Kennington Park is close by a small area known as Oval, notorious as a site of criminal execution—particularly of 18th century highwaymen. Today it abuts the Park which itself contains an odd mixture of old and new urban and social developments. Also in the 18th century, John Wesley, a founder of Methodism, preached here on social issues and reforms that concerned him and his followers. A house designed by Prince Albert, Queen Victoria’s consort, for the 1851 Exhibition shows his plan for providing new and better housing options for working class Britons in the 19th century. In the 20th century it has often been a gathering place for civil protesters.
|Prince Albert's idea of urban change.|
I happened to show up on a particularly lucky day! The insects were merrily busy in the garden and plenty was happening within the barn itself. Barnaby Shaw, the head of BeeUrban, and another volunteer were harvesting honey and allowed me to view the process as they chatted to me about honey-based events in Britain and their production rate. A relatively mild winter last year meant that a higher proportion of bees survived the winter than the previous year and the hives they have on site have produced about 300 kilos he told me. This honey is sold from the Bee Barn, or from the Kenning Park Café, just a short walk away.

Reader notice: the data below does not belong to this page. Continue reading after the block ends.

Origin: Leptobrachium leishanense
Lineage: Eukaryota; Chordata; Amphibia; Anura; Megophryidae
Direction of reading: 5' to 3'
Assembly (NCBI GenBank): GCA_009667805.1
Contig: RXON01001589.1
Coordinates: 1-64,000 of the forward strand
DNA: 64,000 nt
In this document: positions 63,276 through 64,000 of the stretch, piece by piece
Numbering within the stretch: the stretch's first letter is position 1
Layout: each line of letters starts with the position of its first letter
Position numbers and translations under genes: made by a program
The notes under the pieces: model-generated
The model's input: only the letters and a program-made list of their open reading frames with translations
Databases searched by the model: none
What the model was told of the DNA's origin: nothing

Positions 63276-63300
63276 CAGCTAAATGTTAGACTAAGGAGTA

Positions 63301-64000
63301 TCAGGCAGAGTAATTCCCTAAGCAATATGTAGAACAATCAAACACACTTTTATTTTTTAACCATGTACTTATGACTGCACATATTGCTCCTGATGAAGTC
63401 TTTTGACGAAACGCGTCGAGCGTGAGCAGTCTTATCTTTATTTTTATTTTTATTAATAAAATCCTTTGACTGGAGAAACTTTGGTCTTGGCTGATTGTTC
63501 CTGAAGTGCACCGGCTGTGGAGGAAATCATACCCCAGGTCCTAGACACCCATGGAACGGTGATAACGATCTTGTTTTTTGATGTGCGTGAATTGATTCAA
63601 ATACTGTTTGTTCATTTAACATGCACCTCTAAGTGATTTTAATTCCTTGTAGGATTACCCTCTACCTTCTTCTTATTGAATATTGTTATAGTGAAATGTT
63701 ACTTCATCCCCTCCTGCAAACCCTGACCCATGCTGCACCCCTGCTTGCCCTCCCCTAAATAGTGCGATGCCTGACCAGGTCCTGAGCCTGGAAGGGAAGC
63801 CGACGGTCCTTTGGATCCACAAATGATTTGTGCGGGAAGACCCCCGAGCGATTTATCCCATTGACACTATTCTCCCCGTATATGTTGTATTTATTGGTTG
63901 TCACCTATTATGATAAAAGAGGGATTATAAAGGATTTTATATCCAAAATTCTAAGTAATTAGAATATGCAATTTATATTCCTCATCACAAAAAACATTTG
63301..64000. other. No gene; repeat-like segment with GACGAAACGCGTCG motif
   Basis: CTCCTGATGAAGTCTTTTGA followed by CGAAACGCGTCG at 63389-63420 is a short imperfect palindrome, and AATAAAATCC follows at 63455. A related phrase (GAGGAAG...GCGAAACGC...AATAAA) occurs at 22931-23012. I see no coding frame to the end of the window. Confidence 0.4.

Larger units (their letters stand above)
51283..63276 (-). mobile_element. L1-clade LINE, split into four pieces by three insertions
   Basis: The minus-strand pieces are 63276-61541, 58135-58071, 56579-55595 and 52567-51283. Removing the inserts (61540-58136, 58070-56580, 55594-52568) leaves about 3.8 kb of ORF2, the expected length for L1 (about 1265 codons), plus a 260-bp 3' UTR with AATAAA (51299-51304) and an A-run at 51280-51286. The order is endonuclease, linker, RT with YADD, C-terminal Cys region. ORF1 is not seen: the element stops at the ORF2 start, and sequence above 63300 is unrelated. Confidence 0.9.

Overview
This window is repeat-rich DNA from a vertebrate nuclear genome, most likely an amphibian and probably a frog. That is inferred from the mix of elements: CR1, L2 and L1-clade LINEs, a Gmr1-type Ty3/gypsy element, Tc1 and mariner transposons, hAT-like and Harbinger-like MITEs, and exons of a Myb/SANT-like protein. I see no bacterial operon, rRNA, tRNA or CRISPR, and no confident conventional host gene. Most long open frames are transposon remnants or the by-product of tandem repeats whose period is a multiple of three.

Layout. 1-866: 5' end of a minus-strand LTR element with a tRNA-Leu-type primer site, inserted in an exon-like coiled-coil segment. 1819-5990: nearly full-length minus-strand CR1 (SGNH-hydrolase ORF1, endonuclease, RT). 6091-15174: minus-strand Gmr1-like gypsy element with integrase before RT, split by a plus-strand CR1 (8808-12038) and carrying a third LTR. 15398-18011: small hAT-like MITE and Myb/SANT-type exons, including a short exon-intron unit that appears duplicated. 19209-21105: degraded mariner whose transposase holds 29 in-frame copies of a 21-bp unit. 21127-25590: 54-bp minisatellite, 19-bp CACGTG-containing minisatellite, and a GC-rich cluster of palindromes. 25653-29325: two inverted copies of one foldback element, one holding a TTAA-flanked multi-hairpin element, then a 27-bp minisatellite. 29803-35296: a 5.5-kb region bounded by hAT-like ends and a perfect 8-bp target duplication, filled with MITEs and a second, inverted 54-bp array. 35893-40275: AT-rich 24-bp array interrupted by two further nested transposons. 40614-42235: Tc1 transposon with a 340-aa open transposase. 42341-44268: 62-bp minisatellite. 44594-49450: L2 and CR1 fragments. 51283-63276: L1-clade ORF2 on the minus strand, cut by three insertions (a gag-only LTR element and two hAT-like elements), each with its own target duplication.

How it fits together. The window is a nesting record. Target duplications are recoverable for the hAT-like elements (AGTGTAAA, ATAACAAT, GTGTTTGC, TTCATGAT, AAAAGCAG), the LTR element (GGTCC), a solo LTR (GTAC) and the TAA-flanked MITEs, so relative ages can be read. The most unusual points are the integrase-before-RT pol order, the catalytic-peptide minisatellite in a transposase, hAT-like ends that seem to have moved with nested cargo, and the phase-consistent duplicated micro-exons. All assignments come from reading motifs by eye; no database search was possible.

|Trimming the caps off the individual comb cells.|
|Preparing to spin the frames to release the honey.|
|And the results are lovely!|
When human beings think of extinction, we normally think of large animals which are lost to us (such as Ice Age megafauna) or dangerously close to gone now (such as pandas and tigers). But the truth is that our choices about energy, food production, transportation, and lifestyle affect life forms straight down to bacteria. These changes can and do affect us in return, and we need to properly appreciate the symbiotic relationships we share with even tiny creatures like bees.
|Members of BeeUrban's observational hive.|
Which is why groups like BeeUrban, who create and cultivate healthy bee populations and the green spaces they need to thrive, and foster understanding of these tiny but vital creatures, are important. Later in the day that I visited, a BBC program was planning on interviewing Shaw. I will definitely be tuning in to the show when it airs later in the month. BeeUrban is doing good work and deserves all the support it can get.
How have insect populations affected your area of the world? Have you experienced the changing numbers of bees personally or in a way that’s affected your farm or garden? And do you have any stories about beekeeping to share? Let us know in the comments!
Cadence Woodland is a freelance writer, editorial assistant, and marketing consultant. Her journalism has contributed to the New York Times, the National Wildlife Federation, and other venues, but she can be found most often at her blog where she writes about her adventures across the Pond in London.